Where Is The US Dollar Headed?
The US Dollar Index (DXY) has been in a freefall for the last month and the FOMC has done little to try and stop it. They made it abundantly clear at the last Interest Rate Decision meeting that the path of the coronavirus would dictate the direction of monetary policy.
This has led to their continued rhetoric that interest rates would be lower for longer. In addition, bond buying will continue as needed, which is negative for the US Dollar.
The US Dollar Index (DXY) has been in a freefall for the last month, declining from 97.75 down to 92.50.
Recently, the DXY closed below the long-term weekly trendline dating back to May 2011. The RSI on the weekly is near 32, which is within neutral territory. Therefore, the weekly would indicate that there is still room for more downside and any bounces should be minimal.
On a shorter-term daily timeframe, the DXY has completed the minimum target for a flag pattern at the long-term weekly trendline (green) near 93.75. The target for a flag pattern is the distance of the flagpole added to the breakdown point from the flag.
However, this is only the minimum target! The RSI is diverging, which indicates the DXY may be ready for a short-term bounce in the longer-term downtrend.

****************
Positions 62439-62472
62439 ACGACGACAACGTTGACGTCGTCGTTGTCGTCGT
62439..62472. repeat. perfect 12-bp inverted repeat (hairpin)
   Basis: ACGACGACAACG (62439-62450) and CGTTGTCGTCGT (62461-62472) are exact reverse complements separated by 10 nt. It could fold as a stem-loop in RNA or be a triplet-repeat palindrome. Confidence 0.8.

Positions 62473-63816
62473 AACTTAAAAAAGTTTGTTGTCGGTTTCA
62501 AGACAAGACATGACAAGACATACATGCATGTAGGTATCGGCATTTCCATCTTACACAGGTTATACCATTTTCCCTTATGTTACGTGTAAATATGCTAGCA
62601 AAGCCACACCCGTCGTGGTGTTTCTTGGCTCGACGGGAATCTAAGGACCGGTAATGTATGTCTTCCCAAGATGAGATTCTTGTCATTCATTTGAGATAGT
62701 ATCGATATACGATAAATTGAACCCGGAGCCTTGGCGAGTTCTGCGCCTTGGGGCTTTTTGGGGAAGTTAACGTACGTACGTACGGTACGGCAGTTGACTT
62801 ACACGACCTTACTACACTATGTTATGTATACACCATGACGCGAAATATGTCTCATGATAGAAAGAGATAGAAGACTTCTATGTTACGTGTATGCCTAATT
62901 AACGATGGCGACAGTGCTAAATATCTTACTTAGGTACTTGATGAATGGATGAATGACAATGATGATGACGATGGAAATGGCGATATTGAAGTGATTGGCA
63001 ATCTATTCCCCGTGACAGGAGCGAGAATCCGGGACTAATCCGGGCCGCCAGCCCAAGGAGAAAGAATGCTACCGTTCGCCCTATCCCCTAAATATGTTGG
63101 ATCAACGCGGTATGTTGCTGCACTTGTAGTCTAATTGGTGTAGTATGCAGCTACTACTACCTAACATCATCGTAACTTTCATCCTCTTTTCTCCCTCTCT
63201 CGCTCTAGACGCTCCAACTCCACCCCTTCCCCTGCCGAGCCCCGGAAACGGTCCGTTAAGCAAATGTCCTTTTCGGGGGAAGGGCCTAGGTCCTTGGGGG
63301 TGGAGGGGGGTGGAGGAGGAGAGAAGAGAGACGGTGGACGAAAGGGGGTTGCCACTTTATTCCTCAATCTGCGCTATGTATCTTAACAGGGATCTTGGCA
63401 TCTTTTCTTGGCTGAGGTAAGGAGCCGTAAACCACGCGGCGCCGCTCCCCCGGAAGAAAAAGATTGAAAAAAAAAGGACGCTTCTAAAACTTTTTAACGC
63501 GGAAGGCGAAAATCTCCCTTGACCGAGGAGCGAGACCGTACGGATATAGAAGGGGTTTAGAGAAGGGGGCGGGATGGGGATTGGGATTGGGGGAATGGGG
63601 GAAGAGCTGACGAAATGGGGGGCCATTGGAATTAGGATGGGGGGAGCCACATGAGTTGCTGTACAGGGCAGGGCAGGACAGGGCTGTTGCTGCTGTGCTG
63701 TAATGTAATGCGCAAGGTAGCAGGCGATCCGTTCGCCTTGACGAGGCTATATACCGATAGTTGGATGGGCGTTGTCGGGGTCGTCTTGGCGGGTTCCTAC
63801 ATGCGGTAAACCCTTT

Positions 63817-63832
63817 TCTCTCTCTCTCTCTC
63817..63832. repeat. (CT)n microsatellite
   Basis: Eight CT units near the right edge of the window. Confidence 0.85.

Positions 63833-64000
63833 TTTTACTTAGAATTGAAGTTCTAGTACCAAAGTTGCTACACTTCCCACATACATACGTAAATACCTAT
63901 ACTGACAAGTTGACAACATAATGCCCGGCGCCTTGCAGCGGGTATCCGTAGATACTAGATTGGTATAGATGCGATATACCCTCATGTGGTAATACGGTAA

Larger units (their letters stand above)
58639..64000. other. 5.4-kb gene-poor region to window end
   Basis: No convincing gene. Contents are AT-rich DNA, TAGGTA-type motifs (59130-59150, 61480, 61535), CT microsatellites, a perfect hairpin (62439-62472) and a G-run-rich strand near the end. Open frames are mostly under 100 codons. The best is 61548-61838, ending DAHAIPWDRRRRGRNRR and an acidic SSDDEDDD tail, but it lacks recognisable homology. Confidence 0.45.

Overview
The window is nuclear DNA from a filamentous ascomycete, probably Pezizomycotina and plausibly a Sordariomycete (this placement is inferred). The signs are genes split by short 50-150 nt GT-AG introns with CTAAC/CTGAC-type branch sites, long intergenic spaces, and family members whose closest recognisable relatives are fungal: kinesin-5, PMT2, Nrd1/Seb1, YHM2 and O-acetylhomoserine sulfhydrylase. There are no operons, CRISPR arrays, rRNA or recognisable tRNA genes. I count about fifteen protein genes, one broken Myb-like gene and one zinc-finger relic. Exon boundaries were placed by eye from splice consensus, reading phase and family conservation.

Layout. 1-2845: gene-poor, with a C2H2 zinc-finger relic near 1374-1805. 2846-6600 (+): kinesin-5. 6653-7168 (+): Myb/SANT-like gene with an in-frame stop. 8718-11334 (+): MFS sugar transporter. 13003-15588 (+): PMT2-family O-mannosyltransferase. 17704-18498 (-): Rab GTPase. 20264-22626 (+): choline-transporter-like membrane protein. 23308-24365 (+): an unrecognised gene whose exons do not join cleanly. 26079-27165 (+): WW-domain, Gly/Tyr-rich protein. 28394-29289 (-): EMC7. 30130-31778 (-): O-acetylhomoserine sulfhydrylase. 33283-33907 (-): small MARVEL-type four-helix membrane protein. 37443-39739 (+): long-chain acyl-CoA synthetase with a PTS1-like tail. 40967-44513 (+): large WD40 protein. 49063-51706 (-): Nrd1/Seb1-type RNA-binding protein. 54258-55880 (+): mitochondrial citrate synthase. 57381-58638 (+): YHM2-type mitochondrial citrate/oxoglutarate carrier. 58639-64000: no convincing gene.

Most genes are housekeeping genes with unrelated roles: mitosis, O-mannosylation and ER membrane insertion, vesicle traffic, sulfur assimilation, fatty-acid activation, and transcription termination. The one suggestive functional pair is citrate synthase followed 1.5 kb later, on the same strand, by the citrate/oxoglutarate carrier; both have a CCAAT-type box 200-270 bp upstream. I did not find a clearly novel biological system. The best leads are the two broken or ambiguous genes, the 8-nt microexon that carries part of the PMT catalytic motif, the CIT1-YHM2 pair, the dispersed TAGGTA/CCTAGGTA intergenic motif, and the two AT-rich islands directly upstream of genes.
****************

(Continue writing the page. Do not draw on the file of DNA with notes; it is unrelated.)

If the US Dollar Index does indeed bounce, the first level of resistance is the upward sloping trendline (green) from the weekly timeframe near 94.00. Above there, horizontal resistance crosses at the March 9th lows near 95.07 and then the lows from June 10th near 95.72.
First support comes across at the recent lows near 92.50. There is a confluence of support near this level, as the 127% Fibonacci extension from the Mach lows to the March highs is 92.35.
Below there is horizonal support from February 2018 near 91.00, then the psychological round number at 90.00.
As the virus continues to spread throughout the US, employment and manufacturing should remain low. The Fed will be prepared to act by providing stimulus to the markets.
This could cause the DXY to continue lower in the long-term. However, once a vaccine is created and proven for the coronavirus, the Fed will reverse course.
Deflation leads to inflation, which would ultimately be positive for the US Dollar. Markets generally turn before the Fed acts. Therefore, headlines on the coronavirus and vaccines should be closely monitored.